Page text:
the 5 parameters of welding

The five key welding parameters are current (40-200 amperes), voltage (18-29 volts), travel speed (8-18 inches per minute), electrode type (e.g., E6013, E7018), and shielding gas mix (e.g., 75% argon, 25% CO2).


Current Current is among the prime aspects determining welding, as it directly influences heat input and the quality of the weld. Different materials need certain currents because only in this way they can result in the best weld, optimal in terms of strength and appearance. As an example, welding stainless steel 0.1, or thinner, mm thick, may require a current as low as 40, or 50, up to 70 amperes not to be burnt through and keeping a razor edge due to clean strong joints.

At the same time, a thicker, steel section may be done at 120-200 A, meaning that low currents might not be able to provide the needed penetration to ensure the joint is strong and high. As for percentage coefficients, the current largely depends on what one welds, or what type of metal he uses and its thickness. A common indicator utilized to determine current amperage is about 1 1A per 0.001 inch of metal. When dealing with two metals of the same thickness: steel and aluminium, the current for the latter is usually higher due to a high thermal conduction of the latter. At the same time, the penetration with the unit current also may be different; it may be lower with aluminium when the two metals are of exactly the same thickness.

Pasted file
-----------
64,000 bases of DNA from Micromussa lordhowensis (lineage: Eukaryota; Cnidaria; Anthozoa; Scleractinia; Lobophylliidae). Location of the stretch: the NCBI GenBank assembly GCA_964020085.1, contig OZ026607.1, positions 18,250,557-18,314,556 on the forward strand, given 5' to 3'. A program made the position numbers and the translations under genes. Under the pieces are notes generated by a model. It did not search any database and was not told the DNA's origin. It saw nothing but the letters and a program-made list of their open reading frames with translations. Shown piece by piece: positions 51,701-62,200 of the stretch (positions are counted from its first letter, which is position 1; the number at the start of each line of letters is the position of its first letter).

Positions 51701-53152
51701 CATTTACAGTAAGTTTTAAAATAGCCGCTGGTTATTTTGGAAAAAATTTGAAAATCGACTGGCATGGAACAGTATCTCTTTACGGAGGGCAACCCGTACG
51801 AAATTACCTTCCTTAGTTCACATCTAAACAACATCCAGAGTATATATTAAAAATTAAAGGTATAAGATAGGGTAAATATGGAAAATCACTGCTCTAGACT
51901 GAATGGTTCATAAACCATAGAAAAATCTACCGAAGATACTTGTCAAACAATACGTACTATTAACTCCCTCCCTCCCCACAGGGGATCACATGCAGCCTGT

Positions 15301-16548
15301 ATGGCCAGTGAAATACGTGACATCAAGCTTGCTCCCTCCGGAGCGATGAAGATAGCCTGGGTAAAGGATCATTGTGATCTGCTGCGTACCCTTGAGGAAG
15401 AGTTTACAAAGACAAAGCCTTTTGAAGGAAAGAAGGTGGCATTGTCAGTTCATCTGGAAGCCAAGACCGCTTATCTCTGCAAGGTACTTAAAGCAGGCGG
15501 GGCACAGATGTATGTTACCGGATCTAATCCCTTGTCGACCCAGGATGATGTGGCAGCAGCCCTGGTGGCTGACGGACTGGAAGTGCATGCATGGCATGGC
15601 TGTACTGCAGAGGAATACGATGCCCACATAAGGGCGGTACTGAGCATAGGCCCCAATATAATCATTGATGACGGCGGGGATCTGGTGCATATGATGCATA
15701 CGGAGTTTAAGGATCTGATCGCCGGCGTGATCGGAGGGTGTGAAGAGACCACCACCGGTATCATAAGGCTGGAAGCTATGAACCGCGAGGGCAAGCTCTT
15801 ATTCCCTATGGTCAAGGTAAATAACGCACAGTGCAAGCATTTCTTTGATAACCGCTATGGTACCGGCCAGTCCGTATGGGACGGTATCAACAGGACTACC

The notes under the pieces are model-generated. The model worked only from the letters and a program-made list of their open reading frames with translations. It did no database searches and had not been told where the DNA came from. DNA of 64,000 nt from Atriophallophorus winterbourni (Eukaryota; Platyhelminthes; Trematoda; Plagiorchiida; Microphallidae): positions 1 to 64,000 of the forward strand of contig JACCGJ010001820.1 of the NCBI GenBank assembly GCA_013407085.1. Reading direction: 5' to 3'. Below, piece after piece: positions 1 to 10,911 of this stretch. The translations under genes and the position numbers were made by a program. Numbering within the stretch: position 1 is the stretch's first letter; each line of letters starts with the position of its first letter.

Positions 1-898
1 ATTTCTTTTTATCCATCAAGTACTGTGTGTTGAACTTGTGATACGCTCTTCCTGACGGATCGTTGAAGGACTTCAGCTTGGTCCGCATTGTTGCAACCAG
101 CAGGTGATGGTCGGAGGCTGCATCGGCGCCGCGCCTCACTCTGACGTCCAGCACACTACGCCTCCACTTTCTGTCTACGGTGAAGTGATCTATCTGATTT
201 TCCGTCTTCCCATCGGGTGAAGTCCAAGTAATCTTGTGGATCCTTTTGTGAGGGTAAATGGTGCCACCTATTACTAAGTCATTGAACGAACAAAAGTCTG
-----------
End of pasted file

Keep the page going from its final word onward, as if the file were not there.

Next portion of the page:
At the same time, setting the current is also a prime consideration as it always means the speed of welding. In large production families – the automotive industry, shipbuilding, etc., the choice of current may greatly facilitate the process, which results in improved productivity. In such scenarios the speed of operation is most important as any production process is interest that the faster in it is done the better.

Speed, especially when dealing with multiple passes, may also compromise the final quality, increasing costs. As for smaller applications, the current fluctuations within the range of 30 – 150 A, characteristic of common multiprocess welders, are good enough. They already account for almost a zero penetration level with thin metal material and are quite enough for suing it for finer applications. At the same time, the latter type of material allows for application in construction when one needs to fill thicker materials such as a crucible on a casting ladle, a metal garden gate or repair a broken tool middle that is strong.